From the Nature press release:

"Physics: Charge break-up in graphene"

"Researchers confirm that charge carriers in graphene interact strongly with each other and exhibit collective behavior manifesting as fractions of an electron's elementary charge. Graphene is expected to find a range of applications in future electronics and these findings are important for understanding its complex physical properties."

"When charge carriers such as electrons are confined to moving in a two-dimensional plane and subject to a perpendicular magnetic field, they can form new quasi-particles with a fraction of the electron's elementary charge. This is known as the fractional quantum Hall effect FQHE. Graphene could be considered such a perfect two-dimensional system because the carbon atomic constituents are arranged in a single plane. Its charge carriers are remarkably mobile and have been predicted to interact strongly with each other. But firm evidence of collective behavior such as the FQHE has been difficult to obtain."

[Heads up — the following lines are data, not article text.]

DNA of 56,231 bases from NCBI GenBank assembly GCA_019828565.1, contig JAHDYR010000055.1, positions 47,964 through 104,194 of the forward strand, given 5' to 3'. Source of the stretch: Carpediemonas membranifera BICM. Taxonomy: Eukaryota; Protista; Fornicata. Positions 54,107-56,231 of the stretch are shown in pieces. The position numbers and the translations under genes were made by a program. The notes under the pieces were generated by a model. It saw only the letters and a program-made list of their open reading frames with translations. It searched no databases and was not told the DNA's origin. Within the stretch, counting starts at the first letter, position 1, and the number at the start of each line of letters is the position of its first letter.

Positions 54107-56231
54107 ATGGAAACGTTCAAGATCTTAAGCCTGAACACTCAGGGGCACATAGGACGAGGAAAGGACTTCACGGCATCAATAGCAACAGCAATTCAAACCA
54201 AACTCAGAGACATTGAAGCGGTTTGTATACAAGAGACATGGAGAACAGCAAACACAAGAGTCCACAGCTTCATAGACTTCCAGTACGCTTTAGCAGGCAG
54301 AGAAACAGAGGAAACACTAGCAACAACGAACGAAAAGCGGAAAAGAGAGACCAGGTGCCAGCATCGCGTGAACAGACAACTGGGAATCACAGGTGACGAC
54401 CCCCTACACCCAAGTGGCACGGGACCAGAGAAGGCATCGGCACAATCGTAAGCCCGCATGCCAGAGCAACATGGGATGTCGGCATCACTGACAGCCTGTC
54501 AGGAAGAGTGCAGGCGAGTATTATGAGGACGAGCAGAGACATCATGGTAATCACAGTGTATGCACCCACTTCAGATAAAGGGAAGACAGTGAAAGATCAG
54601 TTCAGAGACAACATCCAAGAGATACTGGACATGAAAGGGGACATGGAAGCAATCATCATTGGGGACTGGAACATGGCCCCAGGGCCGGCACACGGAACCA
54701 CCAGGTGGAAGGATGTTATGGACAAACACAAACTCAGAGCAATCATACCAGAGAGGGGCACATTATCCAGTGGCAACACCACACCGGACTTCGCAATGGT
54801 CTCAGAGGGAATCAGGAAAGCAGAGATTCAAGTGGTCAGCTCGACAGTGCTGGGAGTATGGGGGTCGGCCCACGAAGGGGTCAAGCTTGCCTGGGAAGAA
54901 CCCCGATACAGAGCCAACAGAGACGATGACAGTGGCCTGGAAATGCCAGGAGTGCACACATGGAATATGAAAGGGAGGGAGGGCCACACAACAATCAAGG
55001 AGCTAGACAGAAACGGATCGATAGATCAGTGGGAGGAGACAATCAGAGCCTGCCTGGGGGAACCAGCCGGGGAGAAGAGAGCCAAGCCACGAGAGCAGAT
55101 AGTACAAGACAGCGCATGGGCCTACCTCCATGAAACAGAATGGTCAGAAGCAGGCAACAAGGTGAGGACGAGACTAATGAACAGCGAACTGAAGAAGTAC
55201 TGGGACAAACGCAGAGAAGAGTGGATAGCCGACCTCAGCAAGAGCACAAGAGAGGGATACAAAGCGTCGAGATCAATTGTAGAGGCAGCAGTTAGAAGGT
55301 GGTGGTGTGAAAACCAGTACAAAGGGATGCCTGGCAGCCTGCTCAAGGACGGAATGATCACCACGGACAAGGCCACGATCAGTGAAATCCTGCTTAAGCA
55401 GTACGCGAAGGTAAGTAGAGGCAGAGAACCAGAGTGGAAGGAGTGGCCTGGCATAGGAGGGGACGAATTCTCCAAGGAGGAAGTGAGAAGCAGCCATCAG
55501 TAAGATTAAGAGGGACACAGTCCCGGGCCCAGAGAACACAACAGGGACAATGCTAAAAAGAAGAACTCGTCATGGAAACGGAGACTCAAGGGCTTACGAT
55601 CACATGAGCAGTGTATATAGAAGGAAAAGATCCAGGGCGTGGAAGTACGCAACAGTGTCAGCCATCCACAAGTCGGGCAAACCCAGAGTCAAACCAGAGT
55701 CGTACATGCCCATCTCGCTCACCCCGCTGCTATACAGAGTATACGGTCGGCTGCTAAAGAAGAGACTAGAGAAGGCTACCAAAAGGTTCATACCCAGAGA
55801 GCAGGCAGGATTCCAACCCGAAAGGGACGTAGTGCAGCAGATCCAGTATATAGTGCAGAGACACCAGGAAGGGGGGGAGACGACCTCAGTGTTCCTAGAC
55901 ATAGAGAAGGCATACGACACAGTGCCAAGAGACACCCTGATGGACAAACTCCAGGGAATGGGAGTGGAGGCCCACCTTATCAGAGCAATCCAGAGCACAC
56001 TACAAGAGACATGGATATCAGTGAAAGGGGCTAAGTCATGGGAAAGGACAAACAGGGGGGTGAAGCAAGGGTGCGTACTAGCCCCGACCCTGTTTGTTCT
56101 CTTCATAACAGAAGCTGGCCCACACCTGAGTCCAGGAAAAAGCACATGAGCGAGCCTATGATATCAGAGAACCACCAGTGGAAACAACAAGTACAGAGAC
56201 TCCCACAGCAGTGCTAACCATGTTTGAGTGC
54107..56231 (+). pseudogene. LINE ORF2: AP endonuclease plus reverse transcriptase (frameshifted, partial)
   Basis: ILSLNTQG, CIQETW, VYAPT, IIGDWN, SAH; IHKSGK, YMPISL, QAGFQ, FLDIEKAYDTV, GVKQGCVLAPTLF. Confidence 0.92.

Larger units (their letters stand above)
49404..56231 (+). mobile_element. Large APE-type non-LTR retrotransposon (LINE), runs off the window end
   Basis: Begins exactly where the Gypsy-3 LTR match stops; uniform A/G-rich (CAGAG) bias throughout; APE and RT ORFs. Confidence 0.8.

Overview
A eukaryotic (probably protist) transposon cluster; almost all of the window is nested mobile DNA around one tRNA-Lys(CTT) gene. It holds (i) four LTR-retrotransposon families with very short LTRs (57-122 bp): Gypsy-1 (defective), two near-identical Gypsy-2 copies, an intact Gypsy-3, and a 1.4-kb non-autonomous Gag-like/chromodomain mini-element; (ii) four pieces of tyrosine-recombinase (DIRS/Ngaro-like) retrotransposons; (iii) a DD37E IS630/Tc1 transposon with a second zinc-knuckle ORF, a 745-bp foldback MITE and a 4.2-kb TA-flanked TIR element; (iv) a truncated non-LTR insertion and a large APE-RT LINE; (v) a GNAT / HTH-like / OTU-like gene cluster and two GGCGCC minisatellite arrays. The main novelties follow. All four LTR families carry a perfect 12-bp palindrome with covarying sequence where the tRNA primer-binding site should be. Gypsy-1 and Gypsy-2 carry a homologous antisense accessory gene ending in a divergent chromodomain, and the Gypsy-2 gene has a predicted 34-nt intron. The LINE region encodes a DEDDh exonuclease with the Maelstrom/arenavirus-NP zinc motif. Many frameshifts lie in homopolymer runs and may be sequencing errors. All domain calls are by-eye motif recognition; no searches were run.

"Eva Andrei and colleagues report the experimental observation of FQHE using devices containing suspended sheets of graphene probed in a two-terminal measurement set-up. Their approach removes disturbances from impurities that would normally obscure the effects of electron interactions, and may explain why previous searches have failed."

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